Eat Your Way Around the World Through D.C.'s International Restaurants
D.C. is an incredible melting pot of cultures. Tourists and locals alike get to benefit from that diversity through incredible food options. In D.C., you’ll find restaurants representing world cuisines as typical as Italian and Mexican as well as more far-flung fare like Ethiopian and Indian Fusion.
To get your journey started, consider one of these eight international spots in the District.
Daikaya - Japanese
Located in Chinatown, Daikaya is one of D.C.’s many traditional ramen shops, but is argued by many to be the best of the bunch. Its small shop sits below the more upscale older sister, Izakaya, which serves traditional Japanese food. Daikaya is tiny and doesn’t take reservations so folks will spend hours waiting for a table, which is a testament to the incredible ramen you’ll get once you make it in. The soups are reasonably priced and each one is a treat. Go for the shoyu ramen with an extra ramen egg, because they are just that good.
El Centro DF - Mexican
El Centro offers two locations in D.C. — one in Georgetown and another near Meridian Park. A satellite location can also be found in Ronald Reagan National Airport, should you need a strong libation before your next flight. Traditional tacos are served alongside strong margaritas and seasonal agua fresca. Stop in on Saturday or Sunday before 3 p.m. for an insane bottomless brunch that will keep you full for days.
Curry & Pie - Indian Fusion
Curry & Pie is one of the more interesting concepts D.C. has to offer. The small, unimposing restaurant in Georgetown serves up traditional Indian fare alongside pizza, even fusing them together at times. The chicken tikka pizza replaces traditional red sauce with tandoori chicken tikka, topped with mozzarella, peppers, and onions. While they may not serve alcohol, order yourself a chai for two and you’ll forget you ever wanted wine in the first place.
Zenebech Restaurant - Ethiopian
Zenebech began in 1993 as a small bakery near U Street, the “means of survival” for Zenebech Dessu and Gebrehanna Demissie after they were laid off, the restaurant notes on its website. In 2017, the restaurant moved to its current home in Adams Morgan, where they continue to serve up baked injera, as well as a growing carry-out menu of traditional Ethiopian food. Those with sensitivity to wheat need not worry — Zenebech even offers a gluten-free teff injera.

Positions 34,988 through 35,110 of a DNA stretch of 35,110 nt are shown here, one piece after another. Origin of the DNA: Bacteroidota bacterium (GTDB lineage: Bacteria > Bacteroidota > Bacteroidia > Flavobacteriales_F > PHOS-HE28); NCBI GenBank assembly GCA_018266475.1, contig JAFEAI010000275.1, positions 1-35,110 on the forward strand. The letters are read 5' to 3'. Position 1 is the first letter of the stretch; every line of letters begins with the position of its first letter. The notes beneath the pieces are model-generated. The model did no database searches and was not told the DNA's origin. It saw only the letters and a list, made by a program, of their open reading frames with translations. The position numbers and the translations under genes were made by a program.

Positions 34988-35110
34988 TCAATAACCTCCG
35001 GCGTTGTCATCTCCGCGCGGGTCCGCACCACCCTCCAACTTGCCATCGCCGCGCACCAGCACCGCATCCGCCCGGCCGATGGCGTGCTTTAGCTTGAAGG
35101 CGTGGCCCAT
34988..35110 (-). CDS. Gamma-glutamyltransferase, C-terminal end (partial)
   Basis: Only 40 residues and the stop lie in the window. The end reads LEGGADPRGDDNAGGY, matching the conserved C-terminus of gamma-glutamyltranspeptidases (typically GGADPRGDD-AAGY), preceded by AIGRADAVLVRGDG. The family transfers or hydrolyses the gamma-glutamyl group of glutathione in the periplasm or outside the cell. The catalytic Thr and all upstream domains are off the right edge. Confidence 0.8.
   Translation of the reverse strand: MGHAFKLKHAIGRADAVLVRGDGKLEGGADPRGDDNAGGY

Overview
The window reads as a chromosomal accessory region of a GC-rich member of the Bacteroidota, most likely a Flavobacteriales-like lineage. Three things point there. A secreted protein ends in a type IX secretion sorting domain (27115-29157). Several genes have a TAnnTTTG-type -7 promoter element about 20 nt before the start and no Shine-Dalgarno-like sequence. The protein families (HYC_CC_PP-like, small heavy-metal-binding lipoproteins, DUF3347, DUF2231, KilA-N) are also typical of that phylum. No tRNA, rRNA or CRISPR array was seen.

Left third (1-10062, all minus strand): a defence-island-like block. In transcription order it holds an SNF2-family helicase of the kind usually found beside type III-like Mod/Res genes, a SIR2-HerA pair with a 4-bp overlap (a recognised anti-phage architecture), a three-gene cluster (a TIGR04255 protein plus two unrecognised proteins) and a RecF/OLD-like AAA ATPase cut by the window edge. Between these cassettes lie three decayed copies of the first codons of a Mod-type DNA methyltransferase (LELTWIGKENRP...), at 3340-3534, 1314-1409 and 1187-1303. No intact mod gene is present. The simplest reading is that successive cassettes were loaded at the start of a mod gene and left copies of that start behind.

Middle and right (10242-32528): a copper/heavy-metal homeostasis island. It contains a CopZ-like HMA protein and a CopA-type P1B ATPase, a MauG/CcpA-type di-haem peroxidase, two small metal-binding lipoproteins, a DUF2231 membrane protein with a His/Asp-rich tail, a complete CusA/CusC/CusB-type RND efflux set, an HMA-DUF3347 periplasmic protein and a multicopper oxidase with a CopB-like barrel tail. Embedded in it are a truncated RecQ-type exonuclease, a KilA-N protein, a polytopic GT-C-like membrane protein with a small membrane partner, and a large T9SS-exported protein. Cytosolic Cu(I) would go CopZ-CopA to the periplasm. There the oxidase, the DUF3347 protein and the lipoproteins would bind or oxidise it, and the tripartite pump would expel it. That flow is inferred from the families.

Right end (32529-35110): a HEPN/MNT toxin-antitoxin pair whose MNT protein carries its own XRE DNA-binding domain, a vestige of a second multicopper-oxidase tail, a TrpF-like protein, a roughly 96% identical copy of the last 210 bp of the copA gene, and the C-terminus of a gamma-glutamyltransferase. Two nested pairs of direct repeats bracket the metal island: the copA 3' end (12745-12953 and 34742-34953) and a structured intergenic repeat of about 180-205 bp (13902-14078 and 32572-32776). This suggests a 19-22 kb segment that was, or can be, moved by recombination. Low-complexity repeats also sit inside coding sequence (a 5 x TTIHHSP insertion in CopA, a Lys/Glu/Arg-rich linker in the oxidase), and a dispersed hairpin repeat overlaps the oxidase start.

Paolo’s Ristorante - Italian
This Georgetown staple sits just across the intersection from the historic Martin’s Tavern, but offers incredible pastas with a California twist. Pizza, risotto, and pasta runneth over at Paolo’s, along with fresh, seasonal specials that rotate throughout the year. Dine here in the spring or autumn and take advantage of the outside seating along Georgetown’s cobble sidewalks. You can even snag an indoor spot right next to floor to ceiling windows that swing open and let in the most Instagram-worthy wash of sunlight.
Greek Deli - Greek
Don’t walk too fast when you’re trying to find Greek Deli for the first time, or you might just miss it. The teeny-tiny carry-out spot, captained by District legend Kostas Fostieris, serves up Greek classics like gyros, pastitsio, and avgolemono to hungry office workers near Farragut Square in the Golden Triangle. If you swing by for lunch, be prepared for a line spanning the width of the sidewalk and then some — even during frigid conditions. And if you’re new, come with some thick skin and your order prepared — Fostieris has a tendency to tease the new folks who take too long to order.
Old Europe - German
At Old Europe in Glover Park, your traditional schnitzels and all varieties of German sausage are served up by waiters dressed in lederhosen and dirndl, with classic German tunes playing in the background. The cozy, dimly lit restaurant is ideal for a romantic dinner, or an intimate meal with friends. Offering an impressive beer selection, Old Europe tends to be a place where you can relax and enjoy some good food and conversation.
Ambar - Serbian
Michelin Guide mention Ambar has two locations in the D.C. area — one on Capitol Hill and a second just a short trip into Virginia in Clarendon. The restaurant serves up both new world and old world Balkan cuisine. There’s no need to question its authenticity either; Ambar has its roots in Belgrade, the capital of Serbia. Their menu includes traditional kajmak, more familiar kebabs, and so much more.